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Let Freedom Ring Commemoration Draws Thousands

National Mall and Memorial Parks

National Park News

It was all hands on deck Wednesday afternoon for National Park Service employees and hundreds of volunteers and staff from many other organizations in and around Washington D.C. who pitched in to support the conclusion of a week of commemorative events that brought tens of thousands who wanted to be part of this moment in history. 

The “Let Freedom Ring” ceremony marked the 50th anniversary of the 1963 March on Washington for Jobs and Freedom, which was highlighted by Martin Luther King’s “I Have a Dream” speech.

President Obama thrilled thousands of invited guests and the general public lining the Reflecting Pool with his inspirational comments on the importance of continuing the work begun 50 years ago.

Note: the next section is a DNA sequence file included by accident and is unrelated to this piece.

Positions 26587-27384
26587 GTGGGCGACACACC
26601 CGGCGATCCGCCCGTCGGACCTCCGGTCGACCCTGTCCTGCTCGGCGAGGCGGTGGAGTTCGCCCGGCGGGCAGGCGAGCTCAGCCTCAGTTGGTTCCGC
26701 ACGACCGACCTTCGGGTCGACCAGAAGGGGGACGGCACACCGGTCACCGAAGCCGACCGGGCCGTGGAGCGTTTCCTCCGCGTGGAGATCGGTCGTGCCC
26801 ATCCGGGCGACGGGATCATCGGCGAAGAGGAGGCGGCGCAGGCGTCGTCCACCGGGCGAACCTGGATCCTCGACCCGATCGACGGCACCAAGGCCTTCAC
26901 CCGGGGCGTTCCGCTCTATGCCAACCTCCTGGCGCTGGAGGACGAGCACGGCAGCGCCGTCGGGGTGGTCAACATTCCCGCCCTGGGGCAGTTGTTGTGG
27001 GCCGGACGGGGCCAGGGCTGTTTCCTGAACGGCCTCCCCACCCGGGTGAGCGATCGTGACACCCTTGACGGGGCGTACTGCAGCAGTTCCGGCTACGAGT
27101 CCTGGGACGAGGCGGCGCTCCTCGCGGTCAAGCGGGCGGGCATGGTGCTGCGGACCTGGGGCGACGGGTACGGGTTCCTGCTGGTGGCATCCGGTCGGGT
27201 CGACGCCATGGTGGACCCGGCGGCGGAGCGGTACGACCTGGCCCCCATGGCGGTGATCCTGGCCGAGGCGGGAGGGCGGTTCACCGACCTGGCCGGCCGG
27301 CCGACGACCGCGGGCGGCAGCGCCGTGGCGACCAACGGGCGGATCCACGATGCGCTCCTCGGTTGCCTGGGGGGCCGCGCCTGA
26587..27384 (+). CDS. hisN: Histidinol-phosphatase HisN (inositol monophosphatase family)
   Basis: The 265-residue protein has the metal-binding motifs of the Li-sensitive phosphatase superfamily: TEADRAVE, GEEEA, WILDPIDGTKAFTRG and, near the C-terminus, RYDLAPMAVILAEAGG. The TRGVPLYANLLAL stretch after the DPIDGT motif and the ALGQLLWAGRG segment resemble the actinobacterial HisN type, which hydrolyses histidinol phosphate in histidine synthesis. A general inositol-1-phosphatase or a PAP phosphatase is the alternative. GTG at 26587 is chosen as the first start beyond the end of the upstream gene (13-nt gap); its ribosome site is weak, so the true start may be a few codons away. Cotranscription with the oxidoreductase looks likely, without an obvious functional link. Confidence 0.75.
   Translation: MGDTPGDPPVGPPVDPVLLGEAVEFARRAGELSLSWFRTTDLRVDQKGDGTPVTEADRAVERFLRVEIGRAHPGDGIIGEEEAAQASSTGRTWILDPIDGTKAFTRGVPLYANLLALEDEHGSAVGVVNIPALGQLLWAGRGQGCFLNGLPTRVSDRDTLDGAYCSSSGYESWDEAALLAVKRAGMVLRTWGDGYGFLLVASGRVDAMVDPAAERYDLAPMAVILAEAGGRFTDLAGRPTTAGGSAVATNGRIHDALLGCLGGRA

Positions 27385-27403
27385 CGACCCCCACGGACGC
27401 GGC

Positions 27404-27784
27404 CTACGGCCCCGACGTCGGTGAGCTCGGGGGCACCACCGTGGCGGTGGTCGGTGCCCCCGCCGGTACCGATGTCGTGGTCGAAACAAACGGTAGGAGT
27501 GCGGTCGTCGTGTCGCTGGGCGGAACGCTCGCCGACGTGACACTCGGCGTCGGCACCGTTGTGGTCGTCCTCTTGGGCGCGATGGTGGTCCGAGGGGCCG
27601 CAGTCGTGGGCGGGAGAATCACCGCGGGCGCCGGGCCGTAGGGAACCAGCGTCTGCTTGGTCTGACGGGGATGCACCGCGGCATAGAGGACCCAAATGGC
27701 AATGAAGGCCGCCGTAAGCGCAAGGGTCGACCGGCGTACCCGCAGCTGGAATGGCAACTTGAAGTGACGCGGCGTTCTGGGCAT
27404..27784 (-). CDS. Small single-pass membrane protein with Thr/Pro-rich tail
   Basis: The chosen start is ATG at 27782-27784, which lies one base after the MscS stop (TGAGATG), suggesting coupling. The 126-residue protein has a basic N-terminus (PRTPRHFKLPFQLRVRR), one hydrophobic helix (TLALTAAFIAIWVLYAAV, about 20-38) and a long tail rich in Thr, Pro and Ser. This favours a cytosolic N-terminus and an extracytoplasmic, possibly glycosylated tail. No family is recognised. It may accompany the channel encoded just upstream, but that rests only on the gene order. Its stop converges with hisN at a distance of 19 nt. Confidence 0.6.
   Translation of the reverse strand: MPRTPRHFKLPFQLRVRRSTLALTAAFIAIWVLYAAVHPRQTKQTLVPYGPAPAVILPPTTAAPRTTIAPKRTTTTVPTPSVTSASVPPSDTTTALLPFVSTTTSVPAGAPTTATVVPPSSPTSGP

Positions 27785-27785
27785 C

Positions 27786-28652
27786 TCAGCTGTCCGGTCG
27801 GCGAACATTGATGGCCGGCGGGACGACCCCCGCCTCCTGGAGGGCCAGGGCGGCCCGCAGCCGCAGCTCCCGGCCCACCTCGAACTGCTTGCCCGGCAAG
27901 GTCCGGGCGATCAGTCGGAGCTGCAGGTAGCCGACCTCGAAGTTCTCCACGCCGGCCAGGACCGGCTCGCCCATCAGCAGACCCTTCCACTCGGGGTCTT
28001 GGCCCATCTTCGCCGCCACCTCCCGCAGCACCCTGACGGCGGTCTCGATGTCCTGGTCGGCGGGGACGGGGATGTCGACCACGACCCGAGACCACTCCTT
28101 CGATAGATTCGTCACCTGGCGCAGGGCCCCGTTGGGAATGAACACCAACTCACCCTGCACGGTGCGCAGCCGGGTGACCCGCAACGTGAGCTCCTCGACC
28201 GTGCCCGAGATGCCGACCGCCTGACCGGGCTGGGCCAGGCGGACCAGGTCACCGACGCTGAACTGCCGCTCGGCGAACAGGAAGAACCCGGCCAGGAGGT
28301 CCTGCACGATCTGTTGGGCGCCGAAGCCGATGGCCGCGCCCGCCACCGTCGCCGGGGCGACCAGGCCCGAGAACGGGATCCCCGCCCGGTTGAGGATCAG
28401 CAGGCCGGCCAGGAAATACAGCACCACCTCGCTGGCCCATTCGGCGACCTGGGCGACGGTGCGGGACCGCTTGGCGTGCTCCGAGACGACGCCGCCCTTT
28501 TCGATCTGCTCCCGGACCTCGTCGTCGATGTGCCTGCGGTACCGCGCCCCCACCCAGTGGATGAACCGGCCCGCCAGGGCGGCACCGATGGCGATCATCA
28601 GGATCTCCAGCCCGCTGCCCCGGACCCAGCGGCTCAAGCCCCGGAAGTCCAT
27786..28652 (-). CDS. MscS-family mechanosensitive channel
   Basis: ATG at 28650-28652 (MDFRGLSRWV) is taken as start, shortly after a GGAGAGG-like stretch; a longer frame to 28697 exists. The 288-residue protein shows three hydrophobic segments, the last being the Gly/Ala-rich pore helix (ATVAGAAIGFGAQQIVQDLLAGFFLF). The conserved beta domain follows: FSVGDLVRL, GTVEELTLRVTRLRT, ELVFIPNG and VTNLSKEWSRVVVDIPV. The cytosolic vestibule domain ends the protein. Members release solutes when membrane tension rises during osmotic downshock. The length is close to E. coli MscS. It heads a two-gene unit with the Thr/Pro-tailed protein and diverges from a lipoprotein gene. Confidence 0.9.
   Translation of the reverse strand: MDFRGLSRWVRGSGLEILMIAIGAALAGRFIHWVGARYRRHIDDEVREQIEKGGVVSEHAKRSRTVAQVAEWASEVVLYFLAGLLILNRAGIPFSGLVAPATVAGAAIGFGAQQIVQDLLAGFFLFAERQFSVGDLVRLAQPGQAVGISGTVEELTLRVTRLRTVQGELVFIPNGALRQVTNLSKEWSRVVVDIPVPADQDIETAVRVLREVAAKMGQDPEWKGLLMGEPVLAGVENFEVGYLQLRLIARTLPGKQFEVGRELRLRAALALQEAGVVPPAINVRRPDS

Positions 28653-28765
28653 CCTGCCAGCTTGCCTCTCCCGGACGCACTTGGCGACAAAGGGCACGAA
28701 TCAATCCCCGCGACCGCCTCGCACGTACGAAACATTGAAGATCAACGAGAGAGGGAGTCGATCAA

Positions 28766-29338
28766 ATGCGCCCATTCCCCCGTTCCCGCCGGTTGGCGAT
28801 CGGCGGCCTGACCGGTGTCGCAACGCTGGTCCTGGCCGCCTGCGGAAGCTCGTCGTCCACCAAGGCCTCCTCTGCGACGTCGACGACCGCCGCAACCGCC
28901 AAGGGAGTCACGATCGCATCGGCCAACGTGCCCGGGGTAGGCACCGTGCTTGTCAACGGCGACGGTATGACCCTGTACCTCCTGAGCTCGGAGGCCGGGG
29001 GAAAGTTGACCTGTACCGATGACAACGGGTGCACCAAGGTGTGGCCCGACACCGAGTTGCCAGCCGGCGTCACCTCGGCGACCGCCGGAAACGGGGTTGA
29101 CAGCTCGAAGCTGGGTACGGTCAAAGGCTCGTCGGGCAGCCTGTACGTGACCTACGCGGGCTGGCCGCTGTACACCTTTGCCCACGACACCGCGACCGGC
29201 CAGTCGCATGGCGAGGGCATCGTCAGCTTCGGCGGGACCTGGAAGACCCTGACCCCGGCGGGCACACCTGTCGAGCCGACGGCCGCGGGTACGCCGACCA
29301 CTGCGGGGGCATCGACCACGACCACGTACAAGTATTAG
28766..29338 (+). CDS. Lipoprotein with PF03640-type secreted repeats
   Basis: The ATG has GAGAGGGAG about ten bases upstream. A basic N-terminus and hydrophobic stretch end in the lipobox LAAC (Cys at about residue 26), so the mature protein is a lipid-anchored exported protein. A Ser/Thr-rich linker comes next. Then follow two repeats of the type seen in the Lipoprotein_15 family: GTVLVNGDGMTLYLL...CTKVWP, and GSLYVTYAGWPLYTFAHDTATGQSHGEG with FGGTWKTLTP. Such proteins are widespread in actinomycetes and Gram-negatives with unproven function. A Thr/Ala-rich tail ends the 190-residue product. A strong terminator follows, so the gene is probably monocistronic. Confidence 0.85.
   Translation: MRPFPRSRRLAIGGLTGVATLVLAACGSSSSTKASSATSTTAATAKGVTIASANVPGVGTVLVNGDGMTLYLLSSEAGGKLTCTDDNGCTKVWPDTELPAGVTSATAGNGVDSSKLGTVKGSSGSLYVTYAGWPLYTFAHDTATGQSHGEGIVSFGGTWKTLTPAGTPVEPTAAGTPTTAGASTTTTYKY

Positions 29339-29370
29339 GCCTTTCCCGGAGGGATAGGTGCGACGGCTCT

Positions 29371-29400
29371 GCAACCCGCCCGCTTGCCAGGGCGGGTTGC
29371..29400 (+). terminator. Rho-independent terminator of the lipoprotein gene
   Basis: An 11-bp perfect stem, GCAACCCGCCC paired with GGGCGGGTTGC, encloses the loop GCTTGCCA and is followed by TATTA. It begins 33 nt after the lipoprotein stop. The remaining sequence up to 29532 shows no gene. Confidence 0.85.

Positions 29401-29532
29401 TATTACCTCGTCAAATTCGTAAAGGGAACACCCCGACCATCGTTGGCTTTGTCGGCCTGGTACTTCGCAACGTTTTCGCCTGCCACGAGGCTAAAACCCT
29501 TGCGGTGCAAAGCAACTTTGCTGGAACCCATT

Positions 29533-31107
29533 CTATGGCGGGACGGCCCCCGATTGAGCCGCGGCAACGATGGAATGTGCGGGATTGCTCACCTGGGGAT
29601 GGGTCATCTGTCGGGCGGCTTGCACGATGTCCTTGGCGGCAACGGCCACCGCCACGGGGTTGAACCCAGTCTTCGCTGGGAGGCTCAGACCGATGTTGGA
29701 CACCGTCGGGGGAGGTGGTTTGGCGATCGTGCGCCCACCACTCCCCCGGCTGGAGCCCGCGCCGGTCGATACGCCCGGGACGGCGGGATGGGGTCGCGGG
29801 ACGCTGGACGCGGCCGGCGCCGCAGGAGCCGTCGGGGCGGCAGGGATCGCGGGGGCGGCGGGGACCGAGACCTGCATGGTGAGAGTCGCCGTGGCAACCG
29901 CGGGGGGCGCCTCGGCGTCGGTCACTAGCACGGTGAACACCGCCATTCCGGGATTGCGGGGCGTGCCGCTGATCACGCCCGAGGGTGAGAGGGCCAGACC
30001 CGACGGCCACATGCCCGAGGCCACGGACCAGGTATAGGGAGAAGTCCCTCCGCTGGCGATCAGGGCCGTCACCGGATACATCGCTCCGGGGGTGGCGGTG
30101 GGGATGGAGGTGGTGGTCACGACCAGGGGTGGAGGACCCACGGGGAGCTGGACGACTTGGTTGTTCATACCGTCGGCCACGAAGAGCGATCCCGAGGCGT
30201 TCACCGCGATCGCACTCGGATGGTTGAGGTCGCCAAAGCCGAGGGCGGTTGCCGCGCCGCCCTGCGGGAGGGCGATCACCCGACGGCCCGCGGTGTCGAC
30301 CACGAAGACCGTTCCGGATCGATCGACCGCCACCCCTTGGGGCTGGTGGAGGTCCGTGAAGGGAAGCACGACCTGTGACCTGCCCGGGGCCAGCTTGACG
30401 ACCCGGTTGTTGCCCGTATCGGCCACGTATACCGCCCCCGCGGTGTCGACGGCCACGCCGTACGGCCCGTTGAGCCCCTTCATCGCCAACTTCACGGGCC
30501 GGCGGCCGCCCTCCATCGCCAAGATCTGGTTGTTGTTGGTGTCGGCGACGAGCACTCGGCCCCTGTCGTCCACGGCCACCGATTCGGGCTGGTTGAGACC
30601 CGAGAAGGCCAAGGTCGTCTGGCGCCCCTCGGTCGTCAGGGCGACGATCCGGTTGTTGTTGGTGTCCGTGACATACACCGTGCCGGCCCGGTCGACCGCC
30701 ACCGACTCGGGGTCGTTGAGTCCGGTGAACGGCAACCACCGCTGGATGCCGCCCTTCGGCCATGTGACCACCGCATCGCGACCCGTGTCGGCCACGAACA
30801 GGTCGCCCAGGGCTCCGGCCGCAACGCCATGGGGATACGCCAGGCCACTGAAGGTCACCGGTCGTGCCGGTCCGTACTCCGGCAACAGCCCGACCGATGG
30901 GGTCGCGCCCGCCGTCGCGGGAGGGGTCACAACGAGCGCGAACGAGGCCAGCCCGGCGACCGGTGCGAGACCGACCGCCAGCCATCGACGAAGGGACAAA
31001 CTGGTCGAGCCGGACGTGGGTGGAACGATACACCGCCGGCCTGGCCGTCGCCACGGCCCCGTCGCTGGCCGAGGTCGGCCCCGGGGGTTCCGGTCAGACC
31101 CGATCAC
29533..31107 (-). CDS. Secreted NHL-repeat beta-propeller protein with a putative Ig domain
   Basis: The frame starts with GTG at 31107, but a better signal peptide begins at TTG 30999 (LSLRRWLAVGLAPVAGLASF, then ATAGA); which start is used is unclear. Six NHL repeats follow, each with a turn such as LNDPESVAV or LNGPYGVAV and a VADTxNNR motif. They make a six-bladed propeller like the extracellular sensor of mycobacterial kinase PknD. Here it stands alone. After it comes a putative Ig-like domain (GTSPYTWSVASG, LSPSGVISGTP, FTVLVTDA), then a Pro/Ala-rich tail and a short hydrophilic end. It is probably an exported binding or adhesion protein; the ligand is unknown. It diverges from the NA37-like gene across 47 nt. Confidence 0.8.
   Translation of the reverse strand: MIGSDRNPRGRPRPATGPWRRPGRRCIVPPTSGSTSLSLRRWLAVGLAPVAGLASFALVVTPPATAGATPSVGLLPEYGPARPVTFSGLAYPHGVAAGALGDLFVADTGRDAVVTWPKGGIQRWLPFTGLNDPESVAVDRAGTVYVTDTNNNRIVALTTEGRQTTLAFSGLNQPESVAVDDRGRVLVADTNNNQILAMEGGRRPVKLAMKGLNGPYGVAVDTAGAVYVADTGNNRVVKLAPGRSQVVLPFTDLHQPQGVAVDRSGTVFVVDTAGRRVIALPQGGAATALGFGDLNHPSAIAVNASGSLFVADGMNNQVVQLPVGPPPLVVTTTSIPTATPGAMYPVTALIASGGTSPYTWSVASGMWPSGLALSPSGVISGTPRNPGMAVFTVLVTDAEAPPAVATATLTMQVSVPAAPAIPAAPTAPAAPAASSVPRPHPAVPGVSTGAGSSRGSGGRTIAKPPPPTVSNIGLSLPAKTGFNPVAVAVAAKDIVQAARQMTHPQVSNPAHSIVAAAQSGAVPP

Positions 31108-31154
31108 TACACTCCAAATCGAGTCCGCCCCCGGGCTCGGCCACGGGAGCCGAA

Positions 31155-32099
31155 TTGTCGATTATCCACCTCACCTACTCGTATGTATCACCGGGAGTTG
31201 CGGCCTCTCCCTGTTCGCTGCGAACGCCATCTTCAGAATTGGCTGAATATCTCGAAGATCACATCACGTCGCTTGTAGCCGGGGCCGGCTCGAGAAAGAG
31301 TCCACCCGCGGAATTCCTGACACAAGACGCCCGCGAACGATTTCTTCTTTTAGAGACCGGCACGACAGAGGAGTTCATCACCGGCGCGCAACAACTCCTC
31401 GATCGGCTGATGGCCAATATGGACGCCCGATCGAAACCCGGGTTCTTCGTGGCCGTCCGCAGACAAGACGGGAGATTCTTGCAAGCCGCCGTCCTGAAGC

“The March on Washington teaches us that we are not trapped by the mistakes of history, that we are masters of our fate,” he said. “But it also teaches us that the promise of this nation will only be kept when we work together.”

Other speakers who came to share their perspective on the significance of this commemoration included former Presidents Jimmy Carter and Bill Clinton; Congressman John Lewis; Director Jon Jarvis; Lynda Johnson Robb and Caroline Kennedy, daughters, respectively, of Presidents Johnson and Kennedy, and former United Nations Ambassador Andrew Young.

In addition to the speakers there was a variety of music and performances to make this a most memorable occasion.

To conclude the ceremony the dignitaries stepped up to watch the family of Martin Luther King, Jr. ring the bell that hung in the Sixteenth Street Baptist Church in Birmingham.  The bell survived the 1963 bombing of the church that killed four girls and created a national outrage that contributed to the passage of the Civil Rights Act of 1964 and the Voting Rights Act of 1965.



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